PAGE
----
ESPN Recruited For Military UAV Video Analysis | Aero-News Network
Aero-News Network
RSS icon RSS feed
podcast icon MP3 podcast
Subscribe Aero-News e-mail Newsletter Subscribe

Airborne Unlimited -- Recent Daily Episodes

Episode Date

Monday

Tuesday

Wednesday

Thursday

Friday

Airborne On ANN

Airborne 08.22.16

Airborne 08.23.16

Airborne 08.24.16

Airborne 08.25.16

Airborne 08.26.16

Airborne Hi-Def On YouTube

Airborne 08.22.16

Airborne 08.23.16

Airborne 08.24.16

Airborne 08.25.16

Airborne 08.26.16

Tweet Us The Coolest Things You See @OSH16!
#OSH16Coolest!

It's Alive!: AirVenture 2016 Innovation Preview on Vimeo!

It's Alive!: AirVenture 2016 Innovation Preview on YouTube!

Wed, Dec 26, 2012

ESPN Recruited For Military UAV Video Analysis

Helping To Train Analysts To Sift Through 'Enormous Amount' Of Video From Drones

Anyone who's ever watched a sporting event ... at least with any knowledge of the broadcasting industry ... has been impressed with the ability of a producer to pinpoint multiple angles of a play to be shown almost immediately in instant replay as the announcers analyze the action. That skill has also caught the attention of the U.S. military, which has an enormous amount of footage coming in daily from drone flights over places like Afghanistan.

How much video? The military reports that the services received over 327-thousand hours of raw video last year. The amount was just under 5,000 hours in 2001.

That requires people to stare at monitors for hours and days at a time, trying to make sense of what they see. In an effort to help train its people to discern the unusual from the ordinary, the Air Force has turned to ESPN to learn how it deals with the large amount of video which comes in during sporting events.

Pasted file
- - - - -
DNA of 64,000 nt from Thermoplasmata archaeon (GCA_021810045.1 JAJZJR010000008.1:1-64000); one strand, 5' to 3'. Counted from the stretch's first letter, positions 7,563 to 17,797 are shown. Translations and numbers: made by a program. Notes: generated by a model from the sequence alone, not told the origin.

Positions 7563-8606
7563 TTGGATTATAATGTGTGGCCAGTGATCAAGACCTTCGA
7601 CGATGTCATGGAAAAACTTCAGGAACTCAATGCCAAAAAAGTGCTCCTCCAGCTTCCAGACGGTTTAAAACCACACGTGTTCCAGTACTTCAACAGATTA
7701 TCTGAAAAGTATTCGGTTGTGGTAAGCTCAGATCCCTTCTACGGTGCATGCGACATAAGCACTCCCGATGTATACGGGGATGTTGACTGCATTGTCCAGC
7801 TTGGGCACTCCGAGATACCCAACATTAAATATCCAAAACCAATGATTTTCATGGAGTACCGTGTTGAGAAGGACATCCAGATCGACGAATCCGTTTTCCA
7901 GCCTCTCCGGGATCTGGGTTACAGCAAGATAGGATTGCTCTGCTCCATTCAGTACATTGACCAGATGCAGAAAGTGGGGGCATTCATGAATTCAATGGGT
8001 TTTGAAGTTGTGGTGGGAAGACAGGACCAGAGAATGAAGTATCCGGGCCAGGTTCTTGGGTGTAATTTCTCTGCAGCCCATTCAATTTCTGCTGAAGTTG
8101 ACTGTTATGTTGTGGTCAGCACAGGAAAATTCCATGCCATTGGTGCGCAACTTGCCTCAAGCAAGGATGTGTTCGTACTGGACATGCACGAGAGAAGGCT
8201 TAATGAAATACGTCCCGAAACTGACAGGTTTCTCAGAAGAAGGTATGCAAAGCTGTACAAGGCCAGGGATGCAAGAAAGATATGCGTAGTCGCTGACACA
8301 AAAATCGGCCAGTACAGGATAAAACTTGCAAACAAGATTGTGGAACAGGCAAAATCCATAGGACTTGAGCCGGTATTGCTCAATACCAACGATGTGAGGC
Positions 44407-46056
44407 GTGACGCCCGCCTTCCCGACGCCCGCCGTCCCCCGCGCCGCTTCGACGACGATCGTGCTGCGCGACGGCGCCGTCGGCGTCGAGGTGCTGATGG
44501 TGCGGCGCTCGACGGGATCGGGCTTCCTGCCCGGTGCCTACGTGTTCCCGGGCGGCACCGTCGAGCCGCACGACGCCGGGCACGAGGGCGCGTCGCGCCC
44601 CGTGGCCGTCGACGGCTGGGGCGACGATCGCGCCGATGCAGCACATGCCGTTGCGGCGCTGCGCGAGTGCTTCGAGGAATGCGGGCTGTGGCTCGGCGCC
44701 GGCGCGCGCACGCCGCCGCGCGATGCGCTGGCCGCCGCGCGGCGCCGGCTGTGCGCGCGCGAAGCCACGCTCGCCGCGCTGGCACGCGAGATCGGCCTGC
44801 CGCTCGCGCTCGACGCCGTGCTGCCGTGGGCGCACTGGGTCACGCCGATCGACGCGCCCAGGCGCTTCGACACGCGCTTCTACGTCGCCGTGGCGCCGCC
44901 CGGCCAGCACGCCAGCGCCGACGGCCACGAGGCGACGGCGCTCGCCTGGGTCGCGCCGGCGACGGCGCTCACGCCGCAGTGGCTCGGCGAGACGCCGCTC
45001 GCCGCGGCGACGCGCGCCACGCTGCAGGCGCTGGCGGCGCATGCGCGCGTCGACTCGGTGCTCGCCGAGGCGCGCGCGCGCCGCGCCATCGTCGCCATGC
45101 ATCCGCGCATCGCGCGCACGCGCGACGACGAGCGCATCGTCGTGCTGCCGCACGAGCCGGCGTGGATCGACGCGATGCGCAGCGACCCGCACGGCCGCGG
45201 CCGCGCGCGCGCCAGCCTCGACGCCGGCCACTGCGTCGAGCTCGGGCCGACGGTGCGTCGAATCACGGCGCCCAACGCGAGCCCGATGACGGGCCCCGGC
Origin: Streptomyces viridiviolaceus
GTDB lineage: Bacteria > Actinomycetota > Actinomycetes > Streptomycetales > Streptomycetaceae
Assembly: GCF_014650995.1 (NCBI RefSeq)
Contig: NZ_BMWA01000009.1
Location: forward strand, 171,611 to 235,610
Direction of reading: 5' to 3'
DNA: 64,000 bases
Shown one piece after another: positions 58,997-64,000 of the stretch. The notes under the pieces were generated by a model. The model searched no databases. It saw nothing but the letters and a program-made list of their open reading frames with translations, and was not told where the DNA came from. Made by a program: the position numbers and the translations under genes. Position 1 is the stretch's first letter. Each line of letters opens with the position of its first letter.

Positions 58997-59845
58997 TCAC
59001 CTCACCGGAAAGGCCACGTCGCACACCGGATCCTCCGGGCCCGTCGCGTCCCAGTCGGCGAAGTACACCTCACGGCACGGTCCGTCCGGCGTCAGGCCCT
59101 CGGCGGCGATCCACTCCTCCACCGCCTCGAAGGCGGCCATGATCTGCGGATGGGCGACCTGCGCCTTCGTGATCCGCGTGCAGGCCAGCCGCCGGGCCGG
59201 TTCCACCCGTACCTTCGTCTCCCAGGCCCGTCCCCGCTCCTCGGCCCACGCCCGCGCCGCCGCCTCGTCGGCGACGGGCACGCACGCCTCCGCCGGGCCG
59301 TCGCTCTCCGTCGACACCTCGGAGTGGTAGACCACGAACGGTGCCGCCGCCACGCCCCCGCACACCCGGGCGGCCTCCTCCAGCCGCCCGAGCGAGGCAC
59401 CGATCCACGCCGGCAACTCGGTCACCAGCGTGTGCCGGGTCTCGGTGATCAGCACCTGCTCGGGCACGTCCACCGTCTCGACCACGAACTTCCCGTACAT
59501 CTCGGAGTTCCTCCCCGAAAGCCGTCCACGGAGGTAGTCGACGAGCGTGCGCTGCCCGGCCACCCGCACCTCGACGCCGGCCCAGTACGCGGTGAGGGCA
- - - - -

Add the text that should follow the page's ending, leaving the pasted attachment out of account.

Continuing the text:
USA Today reports that while there have been no technological breakthroughs from working with ESPN producers, they have been able to help train analysts and develop expertise. And Retired Air Force Lieutenant General David Deptula, now a senior military scholar at the Air Force Academy, said that such skills are critical. "You can't catch bad guys unless you know where the are and what they're doing," he said.

But the analysts have not, as far as we know, been given access to a telestrator.

(Predator drone image from file)

FMI: www.af.mil

Advertisement

More News

Airborne 08.26.16: Citation Longitude Update, Falcon 9 Display, N Shore Heli Rte

Also: Aerosim Scholarship, Santa Monica Nonsense, Marine One, UAV Developer Kit, FAA Penalty, F-35 Weapons Test, Coastal Helicopters The Cessna Citation Longitude moves closer to i>[...]

Another Tough Weekend For Airshows... Two Pilots Lost

Accidents in Oregon and China Take Lives It's been a lousy weekend to be an aviation journalist as we document the tragic loss of two well-known pilots in two separate airshows acc>[...]

Aero-News: Quote of the Day (08.28.16)

"This is the perfect natural laboratory to study aerosol-cloud interactions, which are some of the largest uncertainties in the prediction of future climate." Source: Jens Redemann>[...]

NASA Flies To Africa to Study Climate Effects Of Smoke On Clouds

Two Research Aircraft Head To Namibia Because Of Its Unique Climate NASA scientists and two research aircraft are on their way to a unique natural laboratory off the Atlantic coast>[...]

ANN's Daily Aero-Linx (08.28.16)

Aero Linx: Aviators Model Code Of Conduct Innovative tools advancing aviation safety and offering a vision of excellence for aviators, the AMCC is for use by aviation practitioners>[...]

blog comments powered by Disqus



Advertisement

Advertisement

Podcasts

Advertisement

© 2007 - 2016 Web Development & Design by Pauli Systems, LC